It’s highly technical and beyond the scope of most individuals but mining for bitcoin or any other cryptocurrencies is, you guessed it, a taxable event. In Germany, the mining of crypto by individuals is taxed as other income, and the taxable amount is the net profit you make on your mined coin. So, if you are mining bitcoin, you are taxed on the sale price of your crypto at the time of disposition minus the costs associated with mining it. Oh yes, and mining bitcoin and other crypto as a business is subject to very different taxation rules that you need to be aware of.
You can make business deductions for equipment and resources used in mining but deductions are related to whether you are mining as business or for personal gain. Your mined bitcoin will be valued at its fair market price and you’ll also be taxed on your transactions with it.
Crypto financial services in Germany
Fin services – retirement planning
Investing in bitcoin has become increasingly recognized by Germany’s financial institutions, with legislation enabling 4,000 Spezialfonds to invest in crypto assets. This will likely allow the indirect investment of bitcoin-linked funds for retirement purposes.
Fin services – banking
Germany’s financial services are becoming increasingly open, with banks now able to take custody of crypto. Banks have an increasing part to play in formalizing legislation and tax laws while stimulating the crypto economy.
Fin Services – DeFi
Much legislation has been passed to ensure licensing and compliance by crypto-related service providers, but as yet it is not clear how DeFi can be accommodated by the existing financial framework.
Using crypto in Germany
Bitcoin Berlin! When it comes to crypto, Berliners have been leading the way in spending bitcoin. Plenty of businesses have been up for accepting cryptocurrency in one form or another as payment.
The way is open to dentistry (as usual), buying property, holidays, entertainment, and certain educational establishments. The European School of Management and Technology (ESMT), for example, was one of the earliest places to accept it. Several world brands accept bitcoin payments including, most famously, Microsoft and Starbucks. In most cases it is possible to buy vouchers with your currency that may then be indirectly used with participating outlets.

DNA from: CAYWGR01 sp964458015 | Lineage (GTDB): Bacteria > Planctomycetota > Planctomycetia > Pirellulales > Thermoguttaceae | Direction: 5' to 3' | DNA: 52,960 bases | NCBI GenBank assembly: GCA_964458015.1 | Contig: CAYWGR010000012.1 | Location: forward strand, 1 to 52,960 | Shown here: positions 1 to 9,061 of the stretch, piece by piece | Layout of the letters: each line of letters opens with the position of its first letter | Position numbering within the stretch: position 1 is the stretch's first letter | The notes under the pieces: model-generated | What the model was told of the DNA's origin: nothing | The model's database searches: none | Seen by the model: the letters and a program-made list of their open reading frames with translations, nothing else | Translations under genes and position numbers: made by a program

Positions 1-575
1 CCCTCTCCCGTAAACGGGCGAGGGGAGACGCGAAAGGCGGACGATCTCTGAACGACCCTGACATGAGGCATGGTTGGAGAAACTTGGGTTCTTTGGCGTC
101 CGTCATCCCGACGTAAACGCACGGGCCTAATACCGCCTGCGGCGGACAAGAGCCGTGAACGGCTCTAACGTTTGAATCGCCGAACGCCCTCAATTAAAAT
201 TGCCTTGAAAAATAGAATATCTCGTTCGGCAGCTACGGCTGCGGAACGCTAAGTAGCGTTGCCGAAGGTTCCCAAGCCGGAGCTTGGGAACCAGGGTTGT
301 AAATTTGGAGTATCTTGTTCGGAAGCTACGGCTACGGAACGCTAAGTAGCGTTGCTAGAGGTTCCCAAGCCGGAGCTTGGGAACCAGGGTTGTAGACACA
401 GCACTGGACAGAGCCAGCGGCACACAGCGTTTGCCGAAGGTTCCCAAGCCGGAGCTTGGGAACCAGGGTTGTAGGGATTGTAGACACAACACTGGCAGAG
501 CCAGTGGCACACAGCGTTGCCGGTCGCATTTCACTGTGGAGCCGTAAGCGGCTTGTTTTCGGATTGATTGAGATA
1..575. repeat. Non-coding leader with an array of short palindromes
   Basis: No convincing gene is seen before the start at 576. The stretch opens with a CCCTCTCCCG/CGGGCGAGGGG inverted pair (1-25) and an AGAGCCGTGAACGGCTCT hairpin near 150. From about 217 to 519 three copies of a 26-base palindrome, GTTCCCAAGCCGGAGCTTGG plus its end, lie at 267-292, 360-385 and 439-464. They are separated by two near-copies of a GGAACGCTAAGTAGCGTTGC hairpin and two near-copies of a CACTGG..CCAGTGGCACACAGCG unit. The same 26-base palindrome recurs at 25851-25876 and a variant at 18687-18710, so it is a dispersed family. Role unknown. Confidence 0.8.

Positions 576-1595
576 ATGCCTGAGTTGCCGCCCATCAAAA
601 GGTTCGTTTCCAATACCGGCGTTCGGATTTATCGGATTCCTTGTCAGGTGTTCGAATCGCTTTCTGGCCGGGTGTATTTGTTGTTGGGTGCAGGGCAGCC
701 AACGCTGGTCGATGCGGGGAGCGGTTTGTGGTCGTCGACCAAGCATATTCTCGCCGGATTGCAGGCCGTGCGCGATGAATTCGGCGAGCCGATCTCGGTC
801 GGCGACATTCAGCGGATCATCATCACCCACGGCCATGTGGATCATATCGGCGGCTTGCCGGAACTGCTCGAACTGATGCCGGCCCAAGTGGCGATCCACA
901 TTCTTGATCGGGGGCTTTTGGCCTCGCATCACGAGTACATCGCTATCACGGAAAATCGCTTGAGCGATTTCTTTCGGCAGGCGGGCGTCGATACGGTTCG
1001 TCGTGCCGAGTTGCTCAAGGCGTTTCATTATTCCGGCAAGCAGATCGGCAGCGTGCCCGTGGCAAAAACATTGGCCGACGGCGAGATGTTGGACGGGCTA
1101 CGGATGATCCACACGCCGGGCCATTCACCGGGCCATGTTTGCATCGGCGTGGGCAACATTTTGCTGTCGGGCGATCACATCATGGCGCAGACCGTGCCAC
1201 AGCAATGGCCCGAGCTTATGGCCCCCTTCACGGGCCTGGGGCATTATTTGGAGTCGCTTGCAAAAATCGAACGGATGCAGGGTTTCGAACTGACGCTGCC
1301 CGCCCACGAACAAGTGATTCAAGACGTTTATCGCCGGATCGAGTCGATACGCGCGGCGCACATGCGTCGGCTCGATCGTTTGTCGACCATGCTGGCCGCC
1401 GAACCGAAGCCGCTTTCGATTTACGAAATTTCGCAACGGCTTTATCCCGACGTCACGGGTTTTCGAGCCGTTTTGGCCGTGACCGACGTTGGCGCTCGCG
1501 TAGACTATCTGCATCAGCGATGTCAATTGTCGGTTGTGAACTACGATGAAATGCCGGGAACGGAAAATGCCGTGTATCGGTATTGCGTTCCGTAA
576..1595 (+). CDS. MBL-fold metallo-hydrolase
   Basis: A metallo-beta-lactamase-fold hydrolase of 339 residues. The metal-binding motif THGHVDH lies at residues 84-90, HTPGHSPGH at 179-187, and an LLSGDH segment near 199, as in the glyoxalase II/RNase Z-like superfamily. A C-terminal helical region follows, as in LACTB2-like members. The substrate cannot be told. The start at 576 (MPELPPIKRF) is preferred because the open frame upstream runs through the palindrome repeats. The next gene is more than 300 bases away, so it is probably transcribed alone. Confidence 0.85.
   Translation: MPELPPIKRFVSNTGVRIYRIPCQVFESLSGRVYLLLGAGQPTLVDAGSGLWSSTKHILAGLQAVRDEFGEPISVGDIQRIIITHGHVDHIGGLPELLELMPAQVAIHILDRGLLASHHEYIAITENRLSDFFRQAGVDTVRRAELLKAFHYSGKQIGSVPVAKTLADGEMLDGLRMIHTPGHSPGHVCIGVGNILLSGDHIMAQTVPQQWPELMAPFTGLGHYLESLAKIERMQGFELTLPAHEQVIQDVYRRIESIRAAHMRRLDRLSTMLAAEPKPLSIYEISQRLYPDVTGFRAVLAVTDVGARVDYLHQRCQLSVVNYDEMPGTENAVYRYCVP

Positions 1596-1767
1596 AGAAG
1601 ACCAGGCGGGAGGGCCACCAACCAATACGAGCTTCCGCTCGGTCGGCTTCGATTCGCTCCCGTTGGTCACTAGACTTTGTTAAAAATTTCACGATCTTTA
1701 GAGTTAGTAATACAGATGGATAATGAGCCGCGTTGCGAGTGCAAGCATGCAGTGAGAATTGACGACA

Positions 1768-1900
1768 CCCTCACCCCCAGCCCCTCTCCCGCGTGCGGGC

If you’re feeling generous you can gift crypto, but it is also subject to German gift tax if you hold your cryptocurrency at an exchange located abroad. It is also dependent upon the extent to which you or the person receiving the gift is a tax resident in Germany. You can gift crypto to a recognized charity or non-profit organization free of tax, and most crypto exchanges will be able to advise on gifting your coins.
Crypto regulation in Germany
German cryptocurrency regulations stipulate that individuals and legal entities can buy/sell/hold crypto assets as long as it is via a BaFin (Federal Financial Supervisory Authority) licensed exchange, custodian or Bitcoin ATM. Germany is one of the first countries in the world to provide guidance to financial institutions on the custody of crypto assets. However, claiming a loss through fraud or theft is quite complex as there are so many definitions to comply with, including asset price and circumstances. If your crypto wallet has been stolen, you cannot claim any immediate tax relief, but you should record any losses as you can offset these with any future crypto profits within one year. You’ll also need to make clear whether your losses were part of a trading business or for personal investment purposes. Reputable exchanges carry insurance against fraud or hacking, so in this event, you’re more likely to be claiming some form of compensation from the exchange.
There are requirements to provide identification when purchasing crypto in Germany, and you’ll need to keep records for tax purposes. While it may be possible to purchase with a degree of anonymity, this requires taking extensive measures, and you’ll still have to declare your trading for tax purposes.
Crypto Facilitation - Banks3
Crypto Services - VASPS3
Crypto Pensions / Investment Industry4
Business Community and Enterprise Funding3
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This is not financial advice. Coincub is an independent publisher and comparison service. Its articles, interactive tools and other content are provided to you for free, as self-help tools and for informational purposes only. This space changes rapidly and evolving, so please make sure to do your own research. Although we do our best to provide you the best information, we cannot guarantee the accuracy or applicability of any information on this site or in regard to your individual circumstances.